Canada side deal with U.S. on illicit trade emerges with release of TPP text

Canada has signed almost two dozen side letters with its trading partners in the Trans-Pacific Partnership, including an agreement with the United States to combat illicit trade.

OTTAWA — Canada has signed almost two dozen side letters with its trading partners in the Trans-Pacific Partnership, including an agreement with the United States to combat illicit trade.

Canada also signed a side agreement with Japan that appears to protect the exports of British Columbia logs, a key sticking point between those countries in the multi-layered negotiations.

The letters were released as the text of the broader TPP agreement, finalized Oct. 5 between a dozen Pacific Rim countries, was also publicly released Thursday.

The complex deal contains hundreds of pages of provisions covering the trade of a vast range of goods, including cars, cheese and wine.

Canada also released a series of side letters that cover a range of bilateral issues with specific countries spanning several sectors.

Canada and the U.S. traded a letter on border enforcement and information sharing, to “address illicit trade in counterfeit trademark and pirated copyright goods.”

The letter says Canada and the U.S. are committed to “using appropriate risk management, as determined by each government, to address the challenges that this illicit trade poses at their respective borders.”

They pledge to share information between their respective customs agencies on goods that infringe copyright and trademarks in an attempt to target the “organizations engaged in this illicit activity” and “target future illicit shipments and to investigate trade in counterfeit trademark and pirated copyright goods.”

Another letter between Canada and Japan appears to confirm that the current Canadian regime on the export of B.C. logs remains in place. The export of logs is heavily controlled by the federal and provincial governments, which drives up their cost to foreign buyers. That is similar to the protections afforded to Canada’s dairy farmers under the supply management system.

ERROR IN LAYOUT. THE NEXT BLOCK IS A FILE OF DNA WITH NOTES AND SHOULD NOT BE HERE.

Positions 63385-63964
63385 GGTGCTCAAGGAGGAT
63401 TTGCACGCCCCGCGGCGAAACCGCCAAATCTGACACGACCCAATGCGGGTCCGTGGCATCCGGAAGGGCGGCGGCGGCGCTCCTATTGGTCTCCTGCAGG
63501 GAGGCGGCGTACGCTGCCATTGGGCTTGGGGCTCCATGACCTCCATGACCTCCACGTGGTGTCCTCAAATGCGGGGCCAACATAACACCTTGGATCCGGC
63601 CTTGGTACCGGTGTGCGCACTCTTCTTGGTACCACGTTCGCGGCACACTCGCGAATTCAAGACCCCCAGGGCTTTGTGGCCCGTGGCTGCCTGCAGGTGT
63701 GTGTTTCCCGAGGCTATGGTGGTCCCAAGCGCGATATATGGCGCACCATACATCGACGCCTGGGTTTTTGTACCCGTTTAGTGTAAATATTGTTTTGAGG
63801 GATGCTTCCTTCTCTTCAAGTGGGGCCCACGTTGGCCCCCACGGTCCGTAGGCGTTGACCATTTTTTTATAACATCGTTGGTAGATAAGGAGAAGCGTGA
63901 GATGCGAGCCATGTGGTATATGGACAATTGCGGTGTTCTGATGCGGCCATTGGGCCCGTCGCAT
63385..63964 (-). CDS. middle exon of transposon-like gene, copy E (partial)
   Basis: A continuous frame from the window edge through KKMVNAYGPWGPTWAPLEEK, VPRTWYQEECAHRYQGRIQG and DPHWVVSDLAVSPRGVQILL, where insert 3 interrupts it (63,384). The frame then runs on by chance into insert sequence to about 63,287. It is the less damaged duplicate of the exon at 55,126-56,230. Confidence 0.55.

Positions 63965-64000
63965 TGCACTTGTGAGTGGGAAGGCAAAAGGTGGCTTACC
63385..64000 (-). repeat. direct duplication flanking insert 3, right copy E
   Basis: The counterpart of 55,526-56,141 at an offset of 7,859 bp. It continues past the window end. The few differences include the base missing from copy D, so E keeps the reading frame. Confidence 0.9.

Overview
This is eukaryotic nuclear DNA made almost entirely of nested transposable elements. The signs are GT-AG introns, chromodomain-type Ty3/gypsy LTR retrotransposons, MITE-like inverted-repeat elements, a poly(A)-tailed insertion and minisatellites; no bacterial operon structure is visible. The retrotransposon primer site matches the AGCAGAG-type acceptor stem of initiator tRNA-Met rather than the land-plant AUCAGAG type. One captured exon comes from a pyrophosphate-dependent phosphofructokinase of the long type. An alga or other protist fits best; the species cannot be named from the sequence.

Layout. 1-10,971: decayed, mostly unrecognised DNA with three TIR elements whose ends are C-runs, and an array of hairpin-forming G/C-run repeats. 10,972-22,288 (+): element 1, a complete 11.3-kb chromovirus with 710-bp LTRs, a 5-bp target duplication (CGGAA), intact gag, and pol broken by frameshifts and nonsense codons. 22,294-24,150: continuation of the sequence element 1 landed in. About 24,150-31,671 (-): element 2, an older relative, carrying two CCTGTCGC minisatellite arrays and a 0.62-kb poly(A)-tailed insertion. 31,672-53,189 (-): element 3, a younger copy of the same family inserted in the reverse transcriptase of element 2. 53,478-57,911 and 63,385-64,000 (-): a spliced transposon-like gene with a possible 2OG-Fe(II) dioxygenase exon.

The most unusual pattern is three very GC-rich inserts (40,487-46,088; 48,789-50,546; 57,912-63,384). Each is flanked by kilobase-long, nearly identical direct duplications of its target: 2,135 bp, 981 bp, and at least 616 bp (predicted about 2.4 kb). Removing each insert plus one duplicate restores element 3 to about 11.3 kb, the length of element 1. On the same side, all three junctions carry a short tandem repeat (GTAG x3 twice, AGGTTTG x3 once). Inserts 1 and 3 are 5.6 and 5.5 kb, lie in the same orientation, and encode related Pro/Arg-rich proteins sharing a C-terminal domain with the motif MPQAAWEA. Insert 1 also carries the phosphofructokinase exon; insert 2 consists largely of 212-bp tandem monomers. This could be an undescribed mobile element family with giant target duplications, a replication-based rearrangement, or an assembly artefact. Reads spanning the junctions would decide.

Timber had become a sticking point between Canada and Japan. Canadian government documents previously obtained by The Canadian Press said Japan was pushing Canada to eliminate or modify the controls it imposes on B.C. log exports.

“For greater certainty, Japan and Canada confirm that nothing in this letter shall have any other implications with respect to Canada’s existing practices and procedures relating to its existing measures concerning the export of logs of all species,” the new side letter states.

“In respect of the export of logs, Japan and Canada maintain their rights and obligations under the WTO Agreement, and any dispute regarding a matter relating to the export of logs shall be settled under the WTO.”

The letter between Canada and Japan also formalizes the creation of a bilateral forestry committee on forest products to help settle disagreements.

“Either Japan or Canada may raise a matter relating to the understandings set out in this letter to the committee, and the committee shall seek to resolve that matter,” the letter states.

The Japan letter is one of 10 dealing with market access for goods. Other side letters were signed Australia, New Zealand, Vietnam, Malaysia and the United States.

Canada also signed a letter with its North American Free Trade Agreement partners, the U.S. and Mexico on government procurement rules.

Canada also signed other letters with various TPP countries covering intellectual property and government procurement.

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